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The Little-Known Female Duo That Obliterated The Gaming Scene In The ‘70s

Deena Drewis
3 min read
March 15, 2018
The Little-Known Female Duo That Obliterated The Gaming Scene In The ‘70s

In honor of Women’s History Month, we bring you Hidden #Herstories: A series of profiles on remarkable, yet under-celebrated women whose bravery, intelligence, skill, generosity and leadership allowed them to contribute significantly to their respective fields, paving the way for generations of female creators and innovators to come.

Presented in partnership with Google Play, these women embody the ethos behind “Change the Game,” an initiative designed to empower women as players and creators in the realm of mobile gaming. The fascinating tales within this series aim to do much the same—honor the game-changing women who helped shape herstory, but for whatever reason, have been largely left out of its textbooks.

On a publicity tour for a hot new game in 1977, the “Gremlin Girls” arguably became the first professional video game players ever, tearing up virtually every competitor they came across.

Long before anyone was wasting hours of their day playing Snake on their Nokia phone circa the early 2000s, two young women by the names of Sabrina Osment and Lynn Reid were absolutely crushing Snake. Except it wasn’t called Snake, it was called Hustle. And Osment and Reid were hustlers if there ever was.

The year was 1977, and a San Diego video game company called Gremlin Industries had started to make some waves with a multiplayer game called Blockade. But after overshooting demand, Gremlin was left with an abundance of cabinets and monitors. Their solution was to roll out a series of arcade games that were variations on the same theme—the idea of a snake eating things and getting longer is a resonant one, even today. Shout out to Slither.io.

The company’s marketing plan for the new game, Hustle, was certainly inventive for the time: Gremlin enlisted Osment and Reid to go on a 19-city tournament style tour with the arcade game, during which players could challenge them for a chance to win money. And victors would come away with some legit bragging rights, too, because as it turns out, these so-called “Gremlin Girls” were really freaking good at what they did.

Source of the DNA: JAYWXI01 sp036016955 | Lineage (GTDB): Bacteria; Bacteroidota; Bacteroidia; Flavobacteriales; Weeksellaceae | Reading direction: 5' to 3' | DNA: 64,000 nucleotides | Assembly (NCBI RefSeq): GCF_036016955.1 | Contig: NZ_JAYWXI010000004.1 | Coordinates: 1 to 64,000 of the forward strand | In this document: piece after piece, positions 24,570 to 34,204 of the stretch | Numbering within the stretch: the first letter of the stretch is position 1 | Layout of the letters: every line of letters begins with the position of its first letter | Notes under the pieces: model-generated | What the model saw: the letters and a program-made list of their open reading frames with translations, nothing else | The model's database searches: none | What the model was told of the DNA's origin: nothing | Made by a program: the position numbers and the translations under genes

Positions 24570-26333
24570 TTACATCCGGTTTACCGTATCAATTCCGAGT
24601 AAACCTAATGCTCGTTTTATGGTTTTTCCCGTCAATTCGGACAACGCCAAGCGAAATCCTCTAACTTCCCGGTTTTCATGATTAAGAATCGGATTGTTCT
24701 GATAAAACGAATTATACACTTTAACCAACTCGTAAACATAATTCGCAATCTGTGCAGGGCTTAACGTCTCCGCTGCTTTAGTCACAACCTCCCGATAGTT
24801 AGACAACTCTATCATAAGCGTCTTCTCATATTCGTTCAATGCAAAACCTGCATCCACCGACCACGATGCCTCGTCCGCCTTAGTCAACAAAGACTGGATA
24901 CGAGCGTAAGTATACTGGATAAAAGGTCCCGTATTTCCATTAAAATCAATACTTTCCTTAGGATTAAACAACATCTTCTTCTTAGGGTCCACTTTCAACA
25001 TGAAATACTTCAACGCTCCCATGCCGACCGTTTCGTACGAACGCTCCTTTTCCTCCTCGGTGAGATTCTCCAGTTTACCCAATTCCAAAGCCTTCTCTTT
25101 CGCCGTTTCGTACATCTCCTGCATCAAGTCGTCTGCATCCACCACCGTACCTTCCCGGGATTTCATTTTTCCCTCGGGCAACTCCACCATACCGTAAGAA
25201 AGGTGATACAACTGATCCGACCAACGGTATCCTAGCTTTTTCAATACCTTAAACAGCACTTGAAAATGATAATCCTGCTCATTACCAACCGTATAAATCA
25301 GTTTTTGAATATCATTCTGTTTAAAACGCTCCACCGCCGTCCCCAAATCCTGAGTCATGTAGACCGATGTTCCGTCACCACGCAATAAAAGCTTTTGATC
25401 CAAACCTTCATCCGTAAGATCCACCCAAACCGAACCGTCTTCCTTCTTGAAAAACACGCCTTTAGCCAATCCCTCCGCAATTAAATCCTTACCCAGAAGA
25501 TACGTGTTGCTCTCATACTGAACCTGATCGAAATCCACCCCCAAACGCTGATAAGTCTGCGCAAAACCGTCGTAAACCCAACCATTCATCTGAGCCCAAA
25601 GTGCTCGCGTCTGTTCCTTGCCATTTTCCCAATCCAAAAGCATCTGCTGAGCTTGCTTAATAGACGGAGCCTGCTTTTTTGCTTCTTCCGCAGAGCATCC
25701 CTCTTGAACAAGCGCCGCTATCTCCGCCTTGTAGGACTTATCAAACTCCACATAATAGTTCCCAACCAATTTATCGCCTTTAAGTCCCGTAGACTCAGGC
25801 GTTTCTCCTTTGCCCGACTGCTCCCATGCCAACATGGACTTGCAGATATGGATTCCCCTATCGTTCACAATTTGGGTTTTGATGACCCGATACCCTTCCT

Any challenger was required to beat the girls two out of three times in order to declare victory, and they were given a crisp $100 bill as prize money. While there is some discrepancy over exactly how many challengers they faced, the general consensus is that they faced down somewhere in the neighborhood of 1,300 opponents, and were beaten a mere handful of times—one arcade historian places that number at 7. Based off those numbers, that means that across cities in the US and Europe, gaming buffs of that era had approximately a .005 percent chance of beating these gaming wonder women.

“…gaming buffs had approximately a .005 percent chance of beating these gaming wonder women.”

Considering Osment and Reid were the first-ever professional video game players (male or female), there’s incredibly little documentation of how exactly they were discovered by Gremlin and what they went on to do after the Hustle tour. But it’s easy to imagine what they must have represented to girls interested in gaming at the time:

Here were two vibrant, confident young women, dominating in a field that never explicitly invited them in. Here were two pioneers, swiftly dispatching challenger after challenger, who no doubt underestimated their skill, all the while looking effortless cool doing it.

Seriously, if someone can find me a vintage Hustler t-shirt like the one Osment is wearing in this pic, hit me up. Here were two women taking a job that valued them as objects of novelty and sexuality, and responding with a symbolic  “Come at me, bro” beat down almost every single time.

A 1982 study conducted by sociologist Sidney J. Kaplan and published in The Journal of Pop Culture placed the percentage of female gamers at 20 percent. Nowadays, it’s estimated that the ratio of female to male mobile gamers is about equal, and the lineage of professional female gamers has only grown more robust. Do you play MakookyWorld? Super Mario Run? Then you’re part of this story, too.

And there’s room still for more women and girls in games. Actually, there’s infinite room, a possibility set in motion in part by the Gremlin Girls, the OG “hustlers” of their field.